During the 2010-11 summer season Tasman District Council undertook a study of local swimming holes and beaches to determine the relative popularity of particular sites to assist Council to better manage these areas. This study used the following methods: 1. Counts of users of swimming beaches/holes (by aerial survey, on-site counts and traffic counts at selected sites) and 2. Opinion surveys focusing on factors that affect the swimming experience. Aerial surveys were carried out on two days, one of which (6 February) was one of the hottest and most popular swimming days of the season. This method was very useful at assessing the number of users of a site over a large area in a short space of time so time-of-day biases were kept to a minimum, as well as seeing sites previously unknown to Council.  A total of 287 people were interviewed at sites on rivers and marine beaches known to be popular on four of the most popular swimming days of the summer. Traffic counts were carried out at 7 sites, 4 in the Roding, Lee and Wairoa catchments, and 3 on Rabbit Island. The three user-count methods correlated well. All these methods were used at sites covering most of the region. Unfortunately, resources were not available to include sites in Abel Tasman National Park, West Coast and the Buller catchments.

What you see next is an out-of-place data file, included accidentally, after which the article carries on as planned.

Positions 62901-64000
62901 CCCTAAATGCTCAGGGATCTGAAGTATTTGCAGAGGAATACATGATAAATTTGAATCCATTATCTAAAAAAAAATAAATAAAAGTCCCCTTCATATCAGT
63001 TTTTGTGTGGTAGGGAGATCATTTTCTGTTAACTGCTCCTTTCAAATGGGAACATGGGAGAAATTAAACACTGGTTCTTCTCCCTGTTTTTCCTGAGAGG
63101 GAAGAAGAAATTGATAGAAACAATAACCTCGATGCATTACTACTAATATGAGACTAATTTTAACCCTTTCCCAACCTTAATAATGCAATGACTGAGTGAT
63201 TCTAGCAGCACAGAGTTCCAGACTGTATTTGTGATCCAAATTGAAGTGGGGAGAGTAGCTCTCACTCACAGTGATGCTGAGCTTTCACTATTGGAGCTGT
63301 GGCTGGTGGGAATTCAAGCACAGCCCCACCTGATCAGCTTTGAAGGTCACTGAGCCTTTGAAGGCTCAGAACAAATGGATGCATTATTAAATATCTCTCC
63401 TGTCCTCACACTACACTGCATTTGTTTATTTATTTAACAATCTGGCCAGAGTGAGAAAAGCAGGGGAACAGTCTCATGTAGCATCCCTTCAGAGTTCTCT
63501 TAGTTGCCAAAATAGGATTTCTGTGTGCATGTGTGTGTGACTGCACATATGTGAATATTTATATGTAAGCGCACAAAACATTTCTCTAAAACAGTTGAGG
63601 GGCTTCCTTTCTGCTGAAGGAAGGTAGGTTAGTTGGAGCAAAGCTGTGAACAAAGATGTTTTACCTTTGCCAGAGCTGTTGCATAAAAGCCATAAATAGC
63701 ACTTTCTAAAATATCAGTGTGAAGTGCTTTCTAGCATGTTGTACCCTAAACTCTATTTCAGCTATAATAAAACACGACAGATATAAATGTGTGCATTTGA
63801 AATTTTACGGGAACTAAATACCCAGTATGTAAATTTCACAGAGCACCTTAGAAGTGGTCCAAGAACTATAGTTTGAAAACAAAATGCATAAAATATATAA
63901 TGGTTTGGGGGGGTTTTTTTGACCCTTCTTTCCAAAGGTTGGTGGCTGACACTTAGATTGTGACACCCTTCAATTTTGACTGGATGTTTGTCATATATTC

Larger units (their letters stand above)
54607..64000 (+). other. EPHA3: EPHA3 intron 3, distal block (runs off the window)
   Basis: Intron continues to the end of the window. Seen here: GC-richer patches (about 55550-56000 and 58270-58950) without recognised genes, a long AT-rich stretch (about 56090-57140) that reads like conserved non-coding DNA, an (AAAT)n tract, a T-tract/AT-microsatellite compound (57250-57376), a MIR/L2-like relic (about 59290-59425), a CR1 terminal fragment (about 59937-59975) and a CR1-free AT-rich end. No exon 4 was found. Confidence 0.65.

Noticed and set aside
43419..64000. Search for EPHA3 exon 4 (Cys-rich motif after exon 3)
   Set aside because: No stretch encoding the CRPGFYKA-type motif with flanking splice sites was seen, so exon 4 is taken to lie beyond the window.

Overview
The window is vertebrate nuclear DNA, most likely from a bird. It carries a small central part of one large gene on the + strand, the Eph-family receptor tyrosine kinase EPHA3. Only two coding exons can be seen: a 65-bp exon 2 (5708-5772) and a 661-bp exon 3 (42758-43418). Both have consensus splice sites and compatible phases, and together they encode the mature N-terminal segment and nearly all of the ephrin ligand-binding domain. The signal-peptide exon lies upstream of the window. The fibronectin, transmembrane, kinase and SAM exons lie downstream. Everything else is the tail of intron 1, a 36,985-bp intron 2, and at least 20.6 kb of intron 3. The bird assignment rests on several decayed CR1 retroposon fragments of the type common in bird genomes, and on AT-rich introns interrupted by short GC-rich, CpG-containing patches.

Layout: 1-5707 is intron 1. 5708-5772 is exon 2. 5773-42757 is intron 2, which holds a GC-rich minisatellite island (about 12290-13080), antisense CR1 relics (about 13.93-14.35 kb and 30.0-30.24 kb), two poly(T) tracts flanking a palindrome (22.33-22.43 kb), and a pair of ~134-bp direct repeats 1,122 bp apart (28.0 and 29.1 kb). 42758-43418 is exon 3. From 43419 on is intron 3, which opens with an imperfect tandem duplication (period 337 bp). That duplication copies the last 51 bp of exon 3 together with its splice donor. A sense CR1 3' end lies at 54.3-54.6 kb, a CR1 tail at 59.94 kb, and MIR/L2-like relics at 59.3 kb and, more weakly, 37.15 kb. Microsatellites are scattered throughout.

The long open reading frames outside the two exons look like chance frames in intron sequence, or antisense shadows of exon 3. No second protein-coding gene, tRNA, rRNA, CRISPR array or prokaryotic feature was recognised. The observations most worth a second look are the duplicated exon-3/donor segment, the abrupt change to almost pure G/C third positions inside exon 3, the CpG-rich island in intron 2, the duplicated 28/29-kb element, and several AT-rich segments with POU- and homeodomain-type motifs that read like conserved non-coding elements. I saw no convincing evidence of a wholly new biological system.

This study confirmed the high use of our coast and rivers for swimming and associated recreation such as picnicking and sunbathing. Relative use of most sites was as expected, but a few reasonably popular sites were thought to have low use or were not known to Council prior to this survey. Conversely, some previously thought reasonably popular, had low usage. As expected the greatest use of swimming sites was during hot, dry weather on weekends or public holidays.